Patients taking multiple medicines to manage multiple conditions are most likely being treated by multiple specialists and other providers. Without realizing it, each provider may take a condition or disease centric approach to prescribing. And patients may not understand, for instance, that the cardiologist needs to know about the pills that the pulmonologist and orthopedist prescribed.
3. Verify that there is an actual indication for every medication being taken
Simply put, every medication must map to a diagnosis or other indication, and be clearly communicated to the patient so he or she understands the reason for taking it. If not, physicians should question the purpose of the patient taking the medication at all. If there is no indication, “deprescribing” may be in order. Deprescribing is the process of intentionally stopping a medication or reducing its dose to improve the person's health or reduce the risk of adverse side effects.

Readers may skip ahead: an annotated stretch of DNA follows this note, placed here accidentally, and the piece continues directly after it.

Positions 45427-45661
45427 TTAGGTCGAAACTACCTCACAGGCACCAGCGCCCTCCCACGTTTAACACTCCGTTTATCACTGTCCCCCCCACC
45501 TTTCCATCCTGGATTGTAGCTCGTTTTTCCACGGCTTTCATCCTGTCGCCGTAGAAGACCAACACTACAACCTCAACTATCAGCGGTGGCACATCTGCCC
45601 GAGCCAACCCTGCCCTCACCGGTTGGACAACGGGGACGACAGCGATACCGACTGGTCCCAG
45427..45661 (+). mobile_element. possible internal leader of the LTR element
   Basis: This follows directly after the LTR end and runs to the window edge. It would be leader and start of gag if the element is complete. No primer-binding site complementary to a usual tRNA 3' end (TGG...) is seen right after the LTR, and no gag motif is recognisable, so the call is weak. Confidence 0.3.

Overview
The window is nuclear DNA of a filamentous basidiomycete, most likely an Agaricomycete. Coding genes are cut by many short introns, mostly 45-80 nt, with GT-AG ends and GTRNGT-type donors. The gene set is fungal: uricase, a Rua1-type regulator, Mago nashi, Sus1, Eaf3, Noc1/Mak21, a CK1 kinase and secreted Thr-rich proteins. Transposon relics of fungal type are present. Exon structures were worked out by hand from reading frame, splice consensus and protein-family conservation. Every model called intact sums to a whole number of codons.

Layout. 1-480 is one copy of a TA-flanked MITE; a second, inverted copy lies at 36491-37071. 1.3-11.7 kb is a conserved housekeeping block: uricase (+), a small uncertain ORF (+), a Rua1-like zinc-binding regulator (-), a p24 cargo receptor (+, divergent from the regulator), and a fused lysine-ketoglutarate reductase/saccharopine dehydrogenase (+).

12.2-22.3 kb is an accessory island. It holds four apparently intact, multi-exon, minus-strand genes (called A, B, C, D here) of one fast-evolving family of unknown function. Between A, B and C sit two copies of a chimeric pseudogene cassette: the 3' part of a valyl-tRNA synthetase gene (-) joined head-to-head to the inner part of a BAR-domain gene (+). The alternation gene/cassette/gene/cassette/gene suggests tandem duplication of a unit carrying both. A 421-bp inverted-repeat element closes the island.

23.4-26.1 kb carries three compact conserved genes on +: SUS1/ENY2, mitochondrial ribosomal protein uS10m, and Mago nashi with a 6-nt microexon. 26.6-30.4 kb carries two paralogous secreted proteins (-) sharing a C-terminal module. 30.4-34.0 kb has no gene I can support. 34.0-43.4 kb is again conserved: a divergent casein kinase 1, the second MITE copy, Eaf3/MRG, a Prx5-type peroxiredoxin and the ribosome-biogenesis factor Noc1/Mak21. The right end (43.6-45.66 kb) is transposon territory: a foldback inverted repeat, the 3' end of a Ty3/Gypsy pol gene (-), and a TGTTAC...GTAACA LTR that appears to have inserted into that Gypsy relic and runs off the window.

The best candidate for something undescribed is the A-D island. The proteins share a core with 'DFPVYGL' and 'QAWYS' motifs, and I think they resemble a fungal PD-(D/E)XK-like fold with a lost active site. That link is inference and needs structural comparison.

4. Assess deprescribing opportunities at every visit or care transition
Patients age, conditions change. Physicians should conduct a systematic, one-on-one review of polypharmacy patient regimens with the goal of simplifying, deprescribing or modifying medication regimens while still maintaining efficacy. Ask questions about the purpose of each medication.
5. Involve a pharmacist
Pharmacists can provide insights into a patient’s regimen from a pharmacologic perspective, and recommend medications that can be removed and/or dosages that should be modified. Engage them in the review of polypharmacy patient medications and care.
6. Try behaviour modification strategies before adding a new drug
These could include exercise and dietary changes for patients with diabetes or certain cardiovascular conditions, art and music for patients with dementia or depression.
A vigilant and updated clinician can avoid the problems caused by polypharmacy and hence reduce the problems of an ageing adult patient.